Last Updated: 7th Jun 2012
by – Alex McCarty, Tour Manager, North America
As a state, Texas is bigger than most European countries. It’s no wonder then that Dallas, with a population just over 2 million, is called ‘The Big D’.
Although it’s in the middle of a sate known for it’s cowboy hats and longhorns, visiting Dallas and you are more likely to find more people wearing loafers than cowboy boots, and three-piece suits far out number the ten-gallon hats that are more often associated with this vibrant metropolitan city.
Dallas found its niche as home and headquarters for quite a few drilling companies shortly after oil was discovered in the southeastern region of the state. Since then Fortune 500 companies including Mobil Oil, Texas Instruments, Neimann-Marcus and American Airlines have also set roots in The Big D. Ever since, Dallas has long been known as a center for the arts and culture, great shopping, excellent dining and eclectic nightlife, all without losing any of its sense of ‘southern hospitality’.
The World famous Dallas Cowboys officially play all their home football games in Irving, Texas, just a short drive from downtown. Throughout the heyday of their success in the 70s and into the 90s, the team has racked up 5 Super Bowl championships, and the title of ’America’s team’.
Texas Stadium is a storied landmark in the history of US sports, and quizzically built with a hole in its roof has given Cowboys fans the opportunity to tell anyone who will listen, ‘the Dallas Cowboys are also God’s team!’ Just as popular are the other professional sports teams representing the city: The Dallas Mavericks (NBA), The Dallas Monarchs (WNBA), the Dallas Stars (NHL) and the Texas Rangers (MLB).
Arts and Culture
Dallas is well known for its skyline, as featured in the opening credits to the popular 80’s TV drama of the same name. World renowned architect I.M. Pei (of the Louvre and Cleveland’s Rock n Roll Hall of Fame among others) is but one of the many designers to place his mark on this city.
The world’s largest bronze sculpture ‘The Cattle Drive’ sits in Freedom Plaza, adjacent to the Dallas Convention Center, the third largest in America. The city’s skyline provides the perfect backdrop for any design enthusiast. And, if they are in season, be sure not to miss the rodeo in Mesquite, a short drive outside the city, for a great taste of Texas ranching culture and a fine barbecue dinner, or the state fair of Texas, the largest in the country.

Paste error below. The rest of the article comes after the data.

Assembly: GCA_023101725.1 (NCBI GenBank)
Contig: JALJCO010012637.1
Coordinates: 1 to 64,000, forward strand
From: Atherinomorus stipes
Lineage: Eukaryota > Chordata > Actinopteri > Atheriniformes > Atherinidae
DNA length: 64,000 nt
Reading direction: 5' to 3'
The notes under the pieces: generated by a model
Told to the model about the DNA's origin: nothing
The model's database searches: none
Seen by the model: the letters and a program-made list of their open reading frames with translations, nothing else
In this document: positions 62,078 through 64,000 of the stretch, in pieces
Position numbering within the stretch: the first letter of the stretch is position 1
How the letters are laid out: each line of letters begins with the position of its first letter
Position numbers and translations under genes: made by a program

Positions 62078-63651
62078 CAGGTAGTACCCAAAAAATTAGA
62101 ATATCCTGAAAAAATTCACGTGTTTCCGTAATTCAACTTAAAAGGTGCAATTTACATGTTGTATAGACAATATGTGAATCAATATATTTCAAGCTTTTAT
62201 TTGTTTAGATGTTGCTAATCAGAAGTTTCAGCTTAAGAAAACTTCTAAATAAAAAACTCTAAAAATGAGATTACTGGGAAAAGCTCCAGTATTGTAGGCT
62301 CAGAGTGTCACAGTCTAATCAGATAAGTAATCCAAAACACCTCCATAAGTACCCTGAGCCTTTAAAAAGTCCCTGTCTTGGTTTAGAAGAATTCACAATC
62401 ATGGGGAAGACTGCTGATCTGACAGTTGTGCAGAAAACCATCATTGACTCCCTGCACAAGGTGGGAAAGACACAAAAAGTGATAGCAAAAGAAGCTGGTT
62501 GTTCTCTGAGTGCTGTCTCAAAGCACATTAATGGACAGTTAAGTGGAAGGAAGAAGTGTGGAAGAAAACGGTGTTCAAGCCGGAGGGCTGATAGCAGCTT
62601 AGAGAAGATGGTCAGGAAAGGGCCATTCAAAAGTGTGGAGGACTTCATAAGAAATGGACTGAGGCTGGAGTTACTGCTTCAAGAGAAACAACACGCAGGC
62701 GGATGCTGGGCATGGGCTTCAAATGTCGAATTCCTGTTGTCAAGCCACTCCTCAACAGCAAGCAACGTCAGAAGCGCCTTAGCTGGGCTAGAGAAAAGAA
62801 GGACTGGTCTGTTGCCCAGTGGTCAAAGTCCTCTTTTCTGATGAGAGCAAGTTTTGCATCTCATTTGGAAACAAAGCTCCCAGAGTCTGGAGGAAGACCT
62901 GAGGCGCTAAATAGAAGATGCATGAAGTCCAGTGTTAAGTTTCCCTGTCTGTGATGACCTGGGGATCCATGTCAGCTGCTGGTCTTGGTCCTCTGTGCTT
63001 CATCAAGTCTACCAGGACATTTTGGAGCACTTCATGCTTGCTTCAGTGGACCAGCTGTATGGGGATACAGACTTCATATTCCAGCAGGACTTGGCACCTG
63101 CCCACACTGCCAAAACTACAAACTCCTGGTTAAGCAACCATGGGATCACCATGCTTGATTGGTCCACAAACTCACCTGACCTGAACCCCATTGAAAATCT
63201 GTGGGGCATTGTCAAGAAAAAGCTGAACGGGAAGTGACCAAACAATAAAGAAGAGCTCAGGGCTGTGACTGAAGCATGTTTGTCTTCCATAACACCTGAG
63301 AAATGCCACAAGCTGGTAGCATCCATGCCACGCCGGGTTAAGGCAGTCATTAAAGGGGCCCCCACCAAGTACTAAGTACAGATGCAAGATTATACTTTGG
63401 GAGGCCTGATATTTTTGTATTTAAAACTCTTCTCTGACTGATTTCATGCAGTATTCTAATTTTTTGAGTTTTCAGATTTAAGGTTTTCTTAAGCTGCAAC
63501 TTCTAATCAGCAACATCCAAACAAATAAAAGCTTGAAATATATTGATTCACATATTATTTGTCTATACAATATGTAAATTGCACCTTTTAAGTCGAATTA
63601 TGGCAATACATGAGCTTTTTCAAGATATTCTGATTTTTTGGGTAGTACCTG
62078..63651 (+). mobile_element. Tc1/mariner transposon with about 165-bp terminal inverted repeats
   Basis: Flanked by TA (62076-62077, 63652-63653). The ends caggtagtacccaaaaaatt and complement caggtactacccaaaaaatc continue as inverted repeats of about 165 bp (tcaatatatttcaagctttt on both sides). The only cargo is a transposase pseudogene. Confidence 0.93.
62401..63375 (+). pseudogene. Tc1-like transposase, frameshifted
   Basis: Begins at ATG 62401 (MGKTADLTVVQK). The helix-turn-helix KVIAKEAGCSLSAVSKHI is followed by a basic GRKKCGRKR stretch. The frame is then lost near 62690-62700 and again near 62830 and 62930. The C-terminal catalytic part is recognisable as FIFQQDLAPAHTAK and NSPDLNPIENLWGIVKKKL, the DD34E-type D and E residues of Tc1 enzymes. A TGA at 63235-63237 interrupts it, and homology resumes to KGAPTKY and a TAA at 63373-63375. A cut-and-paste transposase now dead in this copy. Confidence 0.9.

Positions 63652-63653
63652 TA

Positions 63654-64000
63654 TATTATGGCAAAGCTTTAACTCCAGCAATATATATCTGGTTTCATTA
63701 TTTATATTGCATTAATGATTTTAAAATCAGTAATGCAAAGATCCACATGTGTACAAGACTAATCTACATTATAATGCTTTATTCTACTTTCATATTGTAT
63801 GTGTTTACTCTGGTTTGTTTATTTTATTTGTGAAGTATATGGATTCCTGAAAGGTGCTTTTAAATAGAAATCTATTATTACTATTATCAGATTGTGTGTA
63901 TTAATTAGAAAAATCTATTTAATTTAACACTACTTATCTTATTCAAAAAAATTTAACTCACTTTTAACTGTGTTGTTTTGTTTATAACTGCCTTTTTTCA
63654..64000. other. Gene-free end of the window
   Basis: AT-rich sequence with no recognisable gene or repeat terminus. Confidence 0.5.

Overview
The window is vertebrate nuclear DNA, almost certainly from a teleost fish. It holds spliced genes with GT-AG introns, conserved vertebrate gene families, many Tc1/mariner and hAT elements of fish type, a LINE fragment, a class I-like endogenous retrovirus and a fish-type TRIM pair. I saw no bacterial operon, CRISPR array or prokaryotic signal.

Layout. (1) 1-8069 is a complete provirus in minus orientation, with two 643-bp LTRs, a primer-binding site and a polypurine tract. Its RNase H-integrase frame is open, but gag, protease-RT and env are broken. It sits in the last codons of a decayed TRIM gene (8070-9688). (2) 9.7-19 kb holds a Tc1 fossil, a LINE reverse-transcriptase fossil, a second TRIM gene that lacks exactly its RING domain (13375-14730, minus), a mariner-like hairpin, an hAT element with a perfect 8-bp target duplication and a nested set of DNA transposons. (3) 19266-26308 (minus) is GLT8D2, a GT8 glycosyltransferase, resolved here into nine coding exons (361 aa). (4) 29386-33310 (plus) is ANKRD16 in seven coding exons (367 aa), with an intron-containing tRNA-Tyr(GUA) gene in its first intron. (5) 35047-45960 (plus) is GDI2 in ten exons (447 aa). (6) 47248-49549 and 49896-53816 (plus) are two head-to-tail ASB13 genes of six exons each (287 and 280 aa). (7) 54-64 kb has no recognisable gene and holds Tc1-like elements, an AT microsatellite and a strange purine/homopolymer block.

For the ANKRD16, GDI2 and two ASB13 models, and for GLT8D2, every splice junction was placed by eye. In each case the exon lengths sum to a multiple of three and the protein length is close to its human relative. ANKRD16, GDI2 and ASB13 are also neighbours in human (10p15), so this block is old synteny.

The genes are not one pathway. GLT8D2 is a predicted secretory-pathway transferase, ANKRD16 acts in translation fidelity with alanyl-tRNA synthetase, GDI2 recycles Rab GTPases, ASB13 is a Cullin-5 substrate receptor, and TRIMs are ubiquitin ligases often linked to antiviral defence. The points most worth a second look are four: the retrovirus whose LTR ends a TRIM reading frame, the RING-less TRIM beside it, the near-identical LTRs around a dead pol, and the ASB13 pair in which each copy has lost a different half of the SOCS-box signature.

On November 22, 1963, the assassination of president John F. Kennedy brought the nation to a silent, mournful standstill. On that fateful day, the president, the governor of Texas and both their wives wove through the streets of downtown Dallas and past the Texas schoolbook depository where it is widely believed (and perhaps even more widely disbelieved) the fatal shot rang out.
Be sure to visit the Sixth Floor Museum to view exhibits dedicated to life of a popular American president cut down in the prime of his life. And if you have the time, indulge a few alternative answers as to why and how at the Conspiracy Museum on the adjacent block.
Food and Drink
The West End in downtown Dallas is the center of cuisine in the city, providing a wide range of choices, everything from fine dining to come as you are. For great barbecued ribs go to Sonny’s, for a fancy steak visit Landry’s and for good burgers and hot wings you can’t go wrong with the world’s largest Hooters, all located in the West End.
There are two areas of town with a high concentration of great bars, pubs and nightclubs in the city, where most young professionals and university-aged students hang out.
Deep Ellum is a region of town surrounding a main thoroughfare called Elm Street, lined with venues featuring live bands playing blues, rock and jazz, and DJ’s spinning house, hip hop and Top 40 music. Lower Greenville is the other part of town where you’ll find bar after bar filled to the brim with drink specials, pool tables and outdoor patios. If a quieter night is what you’re looking for, take the elevator to the top of the Reunion Tower, a revolving lounge offering 360-degree views of the city, for cocktails and dessert.